Free Piston - Generator for the 3rd World
Modeling a Two-Stroke, Free-Piston HCCI-Like Engine for Hybrid Applications
3 November 2006
|Basic design of a free-piston engine as generator (not the engine modeled). Click to enlarge. Source: Prof. Valeri Golovitchev, Chalmers|
Researchers at Chalmers University of Technology, Sweden, are exploring the development of a two-stroke, free–piston compression-ignited engine employing uniflow scavenging as a genset in hybrid applications.
Free-piston engines (engines without a crank) are under consideration by a number of developers as a potential high-efficiency engine for use in hybrids. The EPA, for example, is exploring the use of a free-piston engine in its heavy-duty hydraulic hybrid system.
The Chalmers researchers, as described in a paper presented at FISITA 2006, have developed a numerical analysis for their free-piston engine. The engine under exploration consists of a block with a double-ended cylinder and four exhaust valves at each end. Air flow is supplied through two belts with twelve intake ports in each. The researchers used a diesel fuel model in their calculations.
Combustion at alternating cylinder ends drives the piston assembly back and forth, thereby driving permanent magnets fixed on the connecting rod back and forth through the coils of the linear generator. The engine uses and HCCI-like combustion mode—Partially Premixed Compression Ignition (PPCI)—combustion to deliver high efficiency and low emissions.
The researchers varied engine design and spray parameters such as fuel injection timings and spray included angles to optimize the engine operation in terms of indicated efficiency and exhaust mixture composition.
To select high efficiency low emissions operating conditions for Diesel and HCCI combustion modes the parametric map analysis has been employed. Based on the map analysis, the optimal one- and multiple-pulse injection timings and profiles and external EGR levels were found for the engine under study. Two-cycle free – piston engine modeling demonstrated nearly similar pressure vs CAD histories in each cycle indicating the engine stable operation.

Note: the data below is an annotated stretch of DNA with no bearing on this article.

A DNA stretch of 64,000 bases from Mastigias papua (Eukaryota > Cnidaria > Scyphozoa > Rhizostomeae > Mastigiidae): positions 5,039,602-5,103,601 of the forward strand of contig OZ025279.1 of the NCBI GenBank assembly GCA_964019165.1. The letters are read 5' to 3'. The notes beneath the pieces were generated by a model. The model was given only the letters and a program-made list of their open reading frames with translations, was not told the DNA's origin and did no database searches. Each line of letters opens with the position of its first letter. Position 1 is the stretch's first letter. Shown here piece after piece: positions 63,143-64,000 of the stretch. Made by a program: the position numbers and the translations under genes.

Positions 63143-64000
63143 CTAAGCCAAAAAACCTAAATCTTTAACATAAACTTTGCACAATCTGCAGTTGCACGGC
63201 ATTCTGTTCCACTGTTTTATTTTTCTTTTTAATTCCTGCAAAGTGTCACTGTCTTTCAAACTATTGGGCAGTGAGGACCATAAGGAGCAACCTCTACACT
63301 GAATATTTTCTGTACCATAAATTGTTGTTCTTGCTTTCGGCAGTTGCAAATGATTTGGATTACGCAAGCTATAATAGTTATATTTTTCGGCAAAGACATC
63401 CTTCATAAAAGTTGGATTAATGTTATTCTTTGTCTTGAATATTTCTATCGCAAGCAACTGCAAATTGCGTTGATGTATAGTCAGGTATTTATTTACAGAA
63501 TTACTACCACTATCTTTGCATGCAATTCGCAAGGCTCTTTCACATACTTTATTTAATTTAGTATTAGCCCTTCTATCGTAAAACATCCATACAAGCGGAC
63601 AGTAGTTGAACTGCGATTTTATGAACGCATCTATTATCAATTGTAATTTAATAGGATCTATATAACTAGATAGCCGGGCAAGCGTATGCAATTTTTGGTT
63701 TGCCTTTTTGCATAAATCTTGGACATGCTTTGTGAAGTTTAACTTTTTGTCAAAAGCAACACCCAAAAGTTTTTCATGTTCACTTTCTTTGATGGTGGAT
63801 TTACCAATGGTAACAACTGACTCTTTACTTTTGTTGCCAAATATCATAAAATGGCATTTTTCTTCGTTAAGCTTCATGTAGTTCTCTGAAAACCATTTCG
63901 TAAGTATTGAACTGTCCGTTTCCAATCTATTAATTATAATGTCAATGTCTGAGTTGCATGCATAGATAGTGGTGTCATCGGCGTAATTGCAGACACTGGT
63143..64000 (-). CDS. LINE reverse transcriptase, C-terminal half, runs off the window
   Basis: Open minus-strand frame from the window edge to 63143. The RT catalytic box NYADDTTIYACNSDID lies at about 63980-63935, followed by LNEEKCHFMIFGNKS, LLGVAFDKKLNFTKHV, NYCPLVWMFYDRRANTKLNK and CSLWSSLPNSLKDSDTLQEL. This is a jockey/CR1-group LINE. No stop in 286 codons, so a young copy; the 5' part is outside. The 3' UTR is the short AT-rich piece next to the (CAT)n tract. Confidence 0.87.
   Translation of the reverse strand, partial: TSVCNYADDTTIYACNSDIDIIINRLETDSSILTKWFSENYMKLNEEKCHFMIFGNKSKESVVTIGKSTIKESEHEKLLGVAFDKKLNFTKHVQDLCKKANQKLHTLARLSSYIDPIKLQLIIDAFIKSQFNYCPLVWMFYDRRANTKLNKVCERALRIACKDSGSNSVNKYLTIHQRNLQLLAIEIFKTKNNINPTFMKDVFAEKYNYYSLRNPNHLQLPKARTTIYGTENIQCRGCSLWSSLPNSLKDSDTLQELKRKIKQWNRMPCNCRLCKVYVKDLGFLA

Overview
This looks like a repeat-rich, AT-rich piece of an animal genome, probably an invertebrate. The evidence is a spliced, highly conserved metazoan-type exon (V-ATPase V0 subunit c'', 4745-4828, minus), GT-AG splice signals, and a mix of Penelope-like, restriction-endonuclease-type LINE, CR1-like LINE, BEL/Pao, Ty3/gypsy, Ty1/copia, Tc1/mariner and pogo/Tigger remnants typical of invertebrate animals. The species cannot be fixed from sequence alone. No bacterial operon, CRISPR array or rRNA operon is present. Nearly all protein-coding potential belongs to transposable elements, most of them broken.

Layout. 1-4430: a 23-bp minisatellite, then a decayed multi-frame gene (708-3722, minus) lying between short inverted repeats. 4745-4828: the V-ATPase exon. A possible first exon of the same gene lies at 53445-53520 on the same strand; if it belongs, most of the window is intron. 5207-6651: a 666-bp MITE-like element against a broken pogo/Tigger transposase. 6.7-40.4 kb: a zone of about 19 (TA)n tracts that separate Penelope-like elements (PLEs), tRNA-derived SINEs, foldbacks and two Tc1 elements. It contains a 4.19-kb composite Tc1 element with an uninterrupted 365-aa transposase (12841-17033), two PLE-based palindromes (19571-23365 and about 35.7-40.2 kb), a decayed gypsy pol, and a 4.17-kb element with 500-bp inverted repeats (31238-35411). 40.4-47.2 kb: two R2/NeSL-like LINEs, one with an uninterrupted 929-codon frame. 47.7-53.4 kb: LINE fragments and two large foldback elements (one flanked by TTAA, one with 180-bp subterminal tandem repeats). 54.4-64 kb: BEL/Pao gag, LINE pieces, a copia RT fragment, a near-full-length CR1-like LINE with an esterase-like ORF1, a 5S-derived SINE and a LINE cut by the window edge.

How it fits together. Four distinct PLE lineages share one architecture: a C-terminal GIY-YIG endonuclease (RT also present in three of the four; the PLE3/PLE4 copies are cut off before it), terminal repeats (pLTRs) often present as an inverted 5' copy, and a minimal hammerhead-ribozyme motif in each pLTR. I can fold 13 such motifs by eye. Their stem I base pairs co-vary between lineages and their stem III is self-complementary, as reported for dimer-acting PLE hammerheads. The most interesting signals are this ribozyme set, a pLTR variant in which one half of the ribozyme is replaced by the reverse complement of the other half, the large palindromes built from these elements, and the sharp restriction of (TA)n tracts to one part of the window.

Hydraulic Hybrids (EPA)
On the graphic, notice the air assist fuel injector. One could have a diesel, w/variable cylinder compression, like the one Caterpillar is developing. The engine would compress the charge in the cyinder to 99.9-99.99% of HCCI pressure. Then a blast of high pressure air, maybe w/H2+O2 assist, would ignite the charge.
___It might be similar to another design that involved 2 cylinders (2cycle) side by side (one air compressor and one fuel air charge cylinder). That design might work with 3 cylinders (4cycle), with 2 fuel air and 1 air (2cycle). Another mod may be 3 cylinders, w/2 fuel air running on 2 cycle mode, 1 air @ 2x RPM via gears.
PemPek Systems of Australia (http://www.freepistionpower.com) has another free piston design with a linear generator - 100KW in a 280x280x660mm design - approx 100kg from what I can tell. Not as simple a design as Swedish one. Incorporates 4 pistons, which I assume are sychronized to reduce vibration. 100KW of electrical power in a 100kg/220lb package would be quite nice.
This reminds me of a free piston Stirling design. The way they counter acted vibration was to have another inline engine of the same configuration running in an opposing phase, to cancel vibration.
This engineer from Scandia created a start-up company, which attracted considerable attention here on West Coast. It was even highly praised by Lee Iacocca. Their design used loop scavenging and piston bottom forced induction. Also they flirted with HCCI.The beauty of this concept is that tangential forces on piston are non-existed, and hence cylinder/piston skirt friction is minimal. It opens possibility to use low-friction ceramic coating and get rid of lubrication completely (and as a consequence to eliminate blow-by of oil on intake/exhaust ports). Simple stratified charge fuel injection, currently well established by a novelty at the time, could be easier to achieve then HCCI. Simple phasing mechanism like Scotch Yoke or better yet planetary Scotch Yoke certainly would work in such design, simplifying all thing dramatically